Last updateFri, 29 Apr 2016 3pm

Looking Back: A review of November news from the last 50 years

In this monthly series, the Guadalajara Reporter republishes a few of the headlines from its November editions 10, 20, 30, 40 and 50 years ago.


U.S. air acrobats

The U.S. Air Force acrobatic squadron, the Thunderbirds, put on a spectacular aerial show in a one-mile area around the Guadalajara airport using four red white and blue Super-Sabor F-100 jets. 

Med student wives

Wives of six fifth-year U.S. medical students at the Universidad Autonoma de Guadalajara (UAG) hosted 51 women at the first meeting of the Society of American Medical Students wives. Twenty-five of those attending the inaugural event were wives of first-year students.


Population estimate

Speaking at a World Urbanism Day conference in Guadalajara, architect Mario Schjetman said the metro area’s population would double every 15 years and reach 9.2 million by 2000. (Editor’s note: the 2000 census put the figure at 3,696,136.) He said one example of the unchecked growth was the central bus station near Parque Agua Azul, which was built to handle six million passengers a year but moves 42,800 passengers each day – around 12 million a year.

Gum is not change

The federal government will no longer permit stores to give customers chewing gum and candy, or any other product in lieu of change, according to Industry and Commerce Secretary Jose Campillo. 

Ladybird at border

Ladybird Johnson, widow of former U.S. president Lyndon B. Johnson, was refused entrance to Mexico by customs officials at Ciudad Juarez because her armed escort declined to relinquish their weapons. She had intended to visit her ranch property in the state of Chihuahua. 

Anti-Zionism vote

Mexico’s vote in favor of a United Nations resolution equating Zionism with racism has already cost this nation 30,000 tourist reservations, said Rodolfo Casparius, president of the Mexican Hotel Association. A boycott campaign in the United States is issuing billboard announcements and full-page magazine ads exhorting North Americans not to visit Mexico, a “hostile country.”


Lakeside land grab

Some 320 members of an indigenous community claimed ownership of various properties between Lake Chapala and the highway from La Floresta to San Juan Cosala. After a fiery meeting between the head of the Agrarian Reform Commission and some 500 land and property owners,  indigenous leaders agreed to drop their claims as long as they could see almost any proof of ownership, including a neighbor’s affidavit concerning the tenant’s length of occupancy. Real estate broker Richard Tingen said the demand was illegal and that experts say there is no need for property owners to respond to the commission’s demands.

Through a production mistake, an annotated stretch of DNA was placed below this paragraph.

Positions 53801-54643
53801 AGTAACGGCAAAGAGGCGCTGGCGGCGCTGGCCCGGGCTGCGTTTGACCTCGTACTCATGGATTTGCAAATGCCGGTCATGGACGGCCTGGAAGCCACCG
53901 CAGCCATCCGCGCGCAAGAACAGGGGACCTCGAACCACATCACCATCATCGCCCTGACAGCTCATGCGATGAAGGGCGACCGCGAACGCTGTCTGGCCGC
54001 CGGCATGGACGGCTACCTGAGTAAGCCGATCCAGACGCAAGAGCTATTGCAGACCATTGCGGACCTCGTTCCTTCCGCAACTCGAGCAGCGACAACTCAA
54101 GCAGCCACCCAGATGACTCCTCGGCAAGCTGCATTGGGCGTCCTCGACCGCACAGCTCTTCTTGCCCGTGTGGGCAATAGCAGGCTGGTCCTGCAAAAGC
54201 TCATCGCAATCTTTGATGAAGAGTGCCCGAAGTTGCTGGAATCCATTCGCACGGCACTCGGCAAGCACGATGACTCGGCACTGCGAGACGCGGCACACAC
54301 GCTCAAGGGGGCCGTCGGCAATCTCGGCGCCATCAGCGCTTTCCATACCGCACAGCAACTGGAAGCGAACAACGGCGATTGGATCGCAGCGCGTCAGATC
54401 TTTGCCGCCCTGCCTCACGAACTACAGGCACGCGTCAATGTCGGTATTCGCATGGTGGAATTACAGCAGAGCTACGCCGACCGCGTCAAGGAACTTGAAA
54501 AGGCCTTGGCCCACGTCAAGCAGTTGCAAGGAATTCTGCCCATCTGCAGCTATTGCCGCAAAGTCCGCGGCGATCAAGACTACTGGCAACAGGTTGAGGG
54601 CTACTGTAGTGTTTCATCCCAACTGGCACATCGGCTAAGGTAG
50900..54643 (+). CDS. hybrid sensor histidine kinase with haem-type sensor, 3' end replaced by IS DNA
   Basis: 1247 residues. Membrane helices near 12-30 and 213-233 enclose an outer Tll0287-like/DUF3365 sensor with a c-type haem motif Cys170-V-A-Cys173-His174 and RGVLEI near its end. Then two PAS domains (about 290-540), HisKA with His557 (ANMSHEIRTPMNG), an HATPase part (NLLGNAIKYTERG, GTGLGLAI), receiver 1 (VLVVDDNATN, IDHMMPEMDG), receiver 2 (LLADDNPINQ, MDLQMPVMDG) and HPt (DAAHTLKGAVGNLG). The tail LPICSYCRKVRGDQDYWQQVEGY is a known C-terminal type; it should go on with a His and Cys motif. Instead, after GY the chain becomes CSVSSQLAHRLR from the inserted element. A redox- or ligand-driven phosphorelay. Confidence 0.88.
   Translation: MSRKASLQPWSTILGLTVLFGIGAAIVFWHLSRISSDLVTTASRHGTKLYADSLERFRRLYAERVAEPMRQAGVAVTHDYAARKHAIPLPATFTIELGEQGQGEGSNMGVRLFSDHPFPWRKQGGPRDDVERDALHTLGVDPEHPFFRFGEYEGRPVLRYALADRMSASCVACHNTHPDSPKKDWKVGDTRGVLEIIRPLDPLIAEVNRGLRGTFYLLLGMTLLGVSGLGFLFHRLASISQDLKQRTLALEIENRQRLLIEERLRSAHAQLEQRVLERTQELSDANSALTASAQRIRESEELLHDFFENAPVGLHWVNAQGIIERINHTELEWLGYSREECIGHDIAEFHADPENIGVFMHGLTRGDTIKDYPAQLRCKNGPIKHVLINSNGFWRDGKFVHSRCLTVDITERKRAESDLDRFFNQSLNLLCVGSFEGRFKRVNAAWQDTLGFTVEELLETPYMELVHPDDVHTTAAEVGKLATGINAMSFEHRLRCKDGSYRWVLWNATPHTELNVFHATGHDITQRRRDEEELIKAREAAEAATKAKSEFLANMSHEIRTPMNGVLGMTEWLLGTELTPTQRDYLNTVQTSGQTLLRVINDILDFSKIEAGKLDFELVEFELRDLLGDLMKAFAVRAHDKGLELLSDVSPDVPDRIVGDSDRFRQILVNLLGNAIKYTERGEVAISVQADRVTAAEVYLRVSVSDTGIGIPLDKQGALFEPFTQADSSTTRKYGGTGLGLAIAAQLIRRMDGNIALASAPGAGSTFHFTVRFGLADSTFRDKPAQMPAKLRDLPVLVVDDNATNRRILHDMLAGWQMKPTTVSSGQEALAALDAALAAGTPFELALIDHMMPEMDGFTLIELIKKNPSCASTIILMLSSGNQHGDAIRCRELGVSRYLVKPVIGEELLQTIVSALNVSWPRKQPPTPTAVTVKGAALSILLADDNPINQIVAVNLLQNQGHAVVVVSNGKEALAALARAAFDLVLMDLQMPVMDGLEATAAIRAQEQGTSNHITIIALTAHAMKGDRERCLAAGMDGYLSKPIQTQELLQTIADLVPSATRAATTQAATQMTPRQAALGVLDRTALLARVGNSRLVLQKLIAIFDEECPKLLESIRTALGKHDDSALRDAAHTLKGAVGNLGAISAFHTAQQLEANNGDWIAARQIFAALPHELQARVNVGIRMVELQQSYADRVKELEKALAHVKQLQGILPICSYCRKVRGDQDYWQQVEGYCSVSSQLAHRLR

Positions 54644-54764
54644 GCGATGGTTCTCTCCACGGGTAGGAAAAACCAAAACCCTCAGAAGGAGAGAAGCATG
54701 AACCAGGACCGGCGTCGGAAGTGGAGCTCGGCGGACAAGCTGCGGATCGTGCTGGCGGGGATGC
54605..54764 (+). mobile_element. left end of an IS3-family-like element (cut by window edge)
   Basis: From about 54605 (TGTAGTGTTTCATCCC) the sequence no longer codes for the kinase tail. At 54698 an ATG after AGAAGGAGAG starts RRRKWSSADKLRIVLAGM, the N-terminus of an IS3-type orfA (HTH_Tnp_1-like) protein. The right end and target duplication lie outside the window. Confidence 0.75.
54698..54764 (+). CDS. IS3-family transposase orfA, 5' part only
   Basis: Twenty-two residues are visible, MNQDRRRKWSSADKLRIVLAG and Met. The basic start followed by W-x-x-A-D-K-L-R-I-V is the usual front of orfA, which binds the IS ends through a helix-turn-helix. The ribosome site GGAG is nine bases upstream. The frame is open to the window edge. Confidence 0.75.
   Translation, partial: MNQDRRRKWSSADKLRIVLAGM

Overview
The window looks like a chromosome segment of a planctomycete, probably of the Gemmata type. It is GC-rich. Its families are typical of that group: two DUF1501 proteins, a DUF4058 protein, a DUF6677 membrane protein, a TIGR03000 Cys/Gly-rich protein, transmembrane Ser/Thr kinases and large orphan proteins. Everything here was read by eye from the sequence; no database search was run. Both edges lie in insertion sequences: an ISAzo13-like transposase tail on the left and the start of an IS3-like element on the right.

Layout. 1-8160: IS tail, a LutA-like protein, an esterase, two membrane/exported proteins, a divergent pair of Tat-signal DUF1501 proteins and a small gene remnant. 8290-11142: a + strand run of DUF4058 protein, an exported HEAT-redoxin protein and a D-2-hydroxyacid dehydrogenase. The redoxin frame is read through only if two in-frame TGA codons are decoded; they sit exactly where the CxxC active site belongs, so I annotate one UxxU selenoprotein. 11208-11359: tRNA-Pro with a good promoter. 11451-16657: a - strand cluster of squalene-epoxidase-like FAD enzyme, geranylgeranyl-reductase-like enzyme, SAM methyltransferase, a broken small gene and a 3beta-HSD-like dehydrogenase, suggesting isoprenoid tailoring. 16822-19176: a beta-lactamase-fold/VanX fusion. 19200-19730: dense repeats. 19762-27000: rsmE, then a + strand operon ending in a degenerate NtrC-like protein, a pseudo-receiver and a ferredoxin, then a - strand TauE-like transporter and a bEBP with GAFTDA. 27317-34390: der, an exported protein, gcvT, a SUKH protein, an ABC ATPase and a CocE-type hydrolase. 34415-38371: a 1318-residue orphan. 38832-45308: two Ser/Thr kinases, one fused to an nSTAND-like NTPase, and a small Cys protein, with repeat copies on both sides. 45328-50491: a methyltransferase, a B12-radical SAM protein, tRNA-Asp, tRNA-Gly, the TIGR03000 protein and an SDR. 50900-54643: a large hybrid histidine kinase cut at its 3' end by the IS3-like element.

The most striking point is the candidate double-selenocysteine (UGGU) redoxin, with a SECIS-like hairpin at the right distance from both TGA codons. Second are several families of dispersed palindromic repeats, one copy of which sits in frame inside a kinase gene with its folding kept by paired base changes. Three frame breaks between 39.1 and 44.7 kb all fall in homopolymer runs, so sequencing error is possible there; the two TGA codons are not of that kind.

Ex-Convento anger

Cultural fireworks and civic tempers exploded when numerous newspaper reports reported that Guadalajara’s stand-out cultural center, the Ex Convento del Carmen, would be temporarily closed to make room for the local organizing committee of the Soccer World Cup, to be held in Mexico May/June 1986. The apparent ease with which the state government could change officially-designated and popular cultural centers to sports offices provoked widespread dismay and anger.



The United States ordered its overseas agencies to temporarily cut back spending after President Bill Clinton vetoed an eleventh-hour budget compromise bill November 13, effectively ending the government’s authorization to spend. U.S. agencies in Guadalajara, such as the Department of Commerce, U.S. Information Service, FBI and DEA, have furloughed U.S. employees and are cutting back on all but essential spending.

Turning the tables

Those who want to see table dancing in Zapopan may also be seeing their face in the newspaper. One Zapopan councilman warns that if the former discotheque, Osiris, in Jardines de San Ignacio, reopens as a table-dance club, citizens in the area are going to publish names and photographs of those who frequent it. 

Kids for rent

Some parents in Guadalajara’s poorer neighborhoods rent out their children to beg in the streets. In Colonia Briseño, Balcones del Colli and two or three other shanty towns, women can make as much as 150 to 200 pesos per day (more than ten times the minimum wage) renting their children to beggars. 


Dog flu spreads

Lakeside veterinarians report they have seen evidence that an epidemic of canine influenza rampant in some parts of the United States is spreading here. Symptoms include a cough, sneezing, nasal discharge and gagging. The disease is airborne and highly contagious. Dr. Ladron de Guevara recommends all dog owners maintain current inoculations against kennel cough, parainfluenza and several other diseases with similar symptoms.

Cristero recognition

Sixty thousand worshippers jammed the Jalisco Stadium in Guadalajara to celebrate a beatification mass for 13 Catholic martyrs of the religious Cristero War of the 1920s. Despite the solemn occasion, the mood was one of jubilant excitement, a testament to the enduring power of the Roman Catholic Church in Mexico. 

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